■ Mommsen, Wolfgang. Bürgerliche Kultur und küntlerische Avantgarde: Kultur und Politik im deutschen Kaiserreich, 1870-1918. Frankfurt/Main: Propyläen, 1994.
   ■ Mosse, Werner, and Arnold Paucker, eds. Juden im wilhelminischen Deutschland, 1890-1914. Tübingen: Mohr, 1976.
   ■ Newmark, Maxim. Otto Brahm: The Man and the Critic. New York: Stechert, 1938.
   ■ Pankau, Johannes G. Sexualität und Modernität: Studien zum deutschen Drama des Fin de Siècle. Würzburg: Königshausen & Neumann, 2005.
   ■ Paret, Peter, and Beth Irwin. "Art, Society, and Politics in Wilhelmine Germany." Journal of Modern History 57 (1985): 696-710.
   ■ Pfeiffer, Maximilian. Theaterelend. Bamberg: Kommissions-Verlag der Schmidt'schen Buchhandlung (K. Streicher), 1909.
   ■ Presber, Rudolf. Vom Theater um die Jahrhundertwende. Stuttgart: Greiner und Pfeiffer, 1901.
   ■ Raeck, Kurt. Das Deutsche Theater zu Berlin unter der Direktion Adolph L Ar-ronge. Berlin: Verein für die Geschichte Berlins, 1928.
   ■ Reimers, Charlotte. Die deutschen Bühnen und . . . ihre wirtschaftliche Lage. Leipzig: Duncker und Humblot, 1911.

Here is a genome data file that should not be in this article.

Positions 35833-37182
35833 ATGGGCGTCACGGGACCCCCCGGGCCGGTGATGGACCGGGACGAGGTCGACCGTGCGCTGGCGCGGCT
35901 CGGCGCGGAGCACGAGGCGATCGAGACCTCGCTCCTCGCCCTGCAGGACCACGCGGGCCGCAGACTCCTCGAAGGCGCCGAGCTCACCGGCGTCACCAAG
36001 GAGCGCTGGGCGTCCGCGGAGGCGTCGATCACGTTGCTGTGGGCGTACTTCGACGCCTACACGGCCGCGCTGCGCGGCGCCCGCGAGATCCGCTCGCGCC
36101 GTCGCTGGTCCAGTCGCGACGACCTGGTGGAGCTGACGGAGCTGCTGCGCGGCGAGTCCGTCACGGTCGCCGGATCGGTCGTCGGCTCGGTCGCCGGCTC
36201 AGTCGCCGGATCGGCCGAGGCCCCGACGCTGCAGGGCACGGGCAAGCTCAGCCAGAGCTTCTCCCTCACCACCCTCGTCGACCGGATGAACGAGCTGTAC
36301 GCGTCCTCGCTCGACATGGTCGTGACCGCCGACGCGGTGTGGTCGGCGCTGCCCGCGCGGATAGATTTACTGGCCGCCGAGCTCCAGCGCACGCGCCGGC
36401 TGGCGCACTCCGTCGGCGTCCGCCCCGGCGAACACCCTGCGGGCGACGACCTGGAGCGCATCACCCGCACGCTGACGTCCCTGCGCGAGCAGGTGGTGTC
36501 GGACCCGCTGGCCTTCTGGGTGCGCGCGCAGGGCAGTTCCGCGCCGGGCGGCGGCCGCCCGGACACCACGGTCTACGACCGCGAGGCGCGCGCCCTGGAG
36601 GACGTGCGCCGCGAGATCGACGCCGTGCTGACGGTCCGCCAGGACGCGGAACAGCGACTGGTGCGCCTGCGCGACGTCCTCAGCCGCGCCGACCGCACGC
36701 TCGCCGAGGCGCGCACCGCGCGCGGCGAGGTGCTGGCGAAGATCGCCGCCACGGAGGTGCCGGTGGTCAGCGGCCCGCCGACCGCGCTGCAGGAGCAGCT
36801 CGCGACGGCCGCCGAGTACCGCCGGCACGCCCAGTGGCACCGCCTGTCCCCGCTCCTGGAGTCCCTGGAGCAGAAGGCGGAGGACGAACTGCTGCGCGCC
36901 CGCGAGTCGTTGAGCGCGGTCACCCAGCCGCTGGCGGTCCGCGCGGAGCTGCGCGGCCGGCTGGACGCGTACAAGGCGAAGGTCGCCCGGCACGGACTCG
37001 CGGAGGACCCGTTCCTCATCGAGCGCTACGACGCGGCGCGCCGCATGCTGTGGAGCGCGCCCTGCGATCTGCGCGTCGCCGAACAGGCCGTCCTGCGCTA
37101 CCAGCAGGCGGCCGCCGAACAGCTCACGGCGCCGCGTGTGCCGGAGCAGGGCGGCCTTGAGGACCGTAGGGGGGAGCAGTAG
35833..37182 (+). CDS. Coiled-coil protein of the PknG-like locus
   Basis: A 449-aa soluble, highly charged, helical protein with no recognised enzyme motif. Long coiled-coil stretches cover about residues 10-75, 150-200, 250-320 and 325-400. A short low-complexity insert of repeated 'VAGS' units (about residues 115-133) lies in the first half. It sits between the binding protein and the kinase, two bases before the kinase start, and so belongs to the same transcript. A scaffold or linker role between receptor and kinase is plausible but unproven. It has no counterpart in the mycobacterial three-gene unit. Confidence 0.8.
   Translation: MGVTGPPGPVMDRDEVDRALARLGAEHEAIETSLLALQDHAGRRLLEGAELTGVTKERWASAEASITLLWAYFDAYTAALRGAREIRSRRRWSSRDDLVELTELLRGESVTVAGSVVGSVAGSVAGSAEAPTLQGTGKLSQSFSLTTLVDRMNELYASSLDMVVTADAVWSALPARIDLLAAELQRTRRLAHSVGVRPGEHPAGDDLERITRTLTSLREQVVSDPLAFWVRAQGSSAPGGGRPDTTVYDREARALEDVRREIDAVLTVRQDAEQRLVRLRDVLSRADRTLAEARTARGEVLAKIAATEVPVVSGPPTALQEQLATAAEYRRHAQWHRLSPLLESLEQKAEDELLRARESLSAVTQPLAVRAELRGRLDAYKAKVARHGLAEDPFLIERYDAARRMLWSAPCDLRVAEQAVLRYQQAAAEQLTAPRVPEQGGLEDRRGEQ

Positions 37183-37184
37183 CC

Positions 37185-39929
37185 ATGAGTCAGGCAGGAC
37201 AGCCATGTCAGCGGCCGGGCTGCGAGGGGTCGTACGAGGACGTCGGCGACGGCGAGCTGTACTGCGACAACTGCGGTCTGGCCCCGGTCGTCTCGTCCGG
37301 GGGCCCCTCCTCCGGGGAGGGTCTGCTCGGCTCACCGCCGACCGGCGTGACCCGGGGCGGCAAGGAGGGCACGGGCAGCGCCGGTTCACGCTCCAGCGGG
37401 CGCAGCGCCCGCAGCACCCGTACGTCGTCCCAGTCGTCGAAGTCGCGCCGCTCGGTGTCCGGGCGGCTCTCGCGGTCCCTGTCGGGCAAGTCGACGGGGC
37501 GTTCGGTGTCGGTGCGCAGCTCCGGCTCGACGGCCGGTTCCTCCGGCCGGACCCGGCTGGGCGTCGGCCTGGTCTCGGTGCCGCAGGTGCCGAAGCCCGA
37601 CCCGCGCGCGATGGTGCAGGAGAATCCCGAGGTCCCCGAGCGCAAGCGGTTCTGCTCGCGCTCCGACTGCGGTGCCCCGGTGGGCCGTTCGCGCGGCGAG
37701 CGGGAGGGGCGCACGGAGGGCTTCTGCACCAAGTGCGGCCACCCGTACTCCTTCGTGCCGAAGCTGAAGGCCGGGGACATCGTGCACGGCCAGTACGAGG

■ Rhode, Carla. "Das Berliner-Theater von 1885-1899." Ph.D. diss., Free University of Berlin, 1966.
   ■ Richter-Haaser, Inge. Die Schauspielkunst Albert Bassermanns. Berlin: Colloquium, 1964.
   ■ Rickelt, Gustav. Schauspieler und Direktoren. Berlin: Langenscheidt, 1910. Robert, Eugen. Theaterabende. Munich: Müller, 1915.
   ■ Ruppel, Karl H. Grosses Berliner Theater. Velber bei Hannover: Friedrich, 1962. Sandrock, Adele. Mein Leben. Berlin: Blanvalet, 1940. Sayler, Oliver, ed. Max Reinhardt and His Theater. New York: Blom, 1968. Schanze, Helmut. Drama im bürgerlichen Realismus, 1850-1890. Frankfurt/Main: Klostermann, 1973. Schaper, Rüdiger. Moissi. Berlin: Argon, 2000.
   ■ Scherl, August. Berlin hat kein Theaterpublikum! Berlin: Scherl, 1898.
   ■ Schlaijker, Erich. "Der Einfluß des Kapitalismus auf die moderne dramatische Kunst." Die neue Zeit 12/2 (1892-1894): 650.
   ■ Schlenther, Paul. Theater im 19. Jahrhundert. Berlin: Selbstverlag für Theatergeschichte, 1930.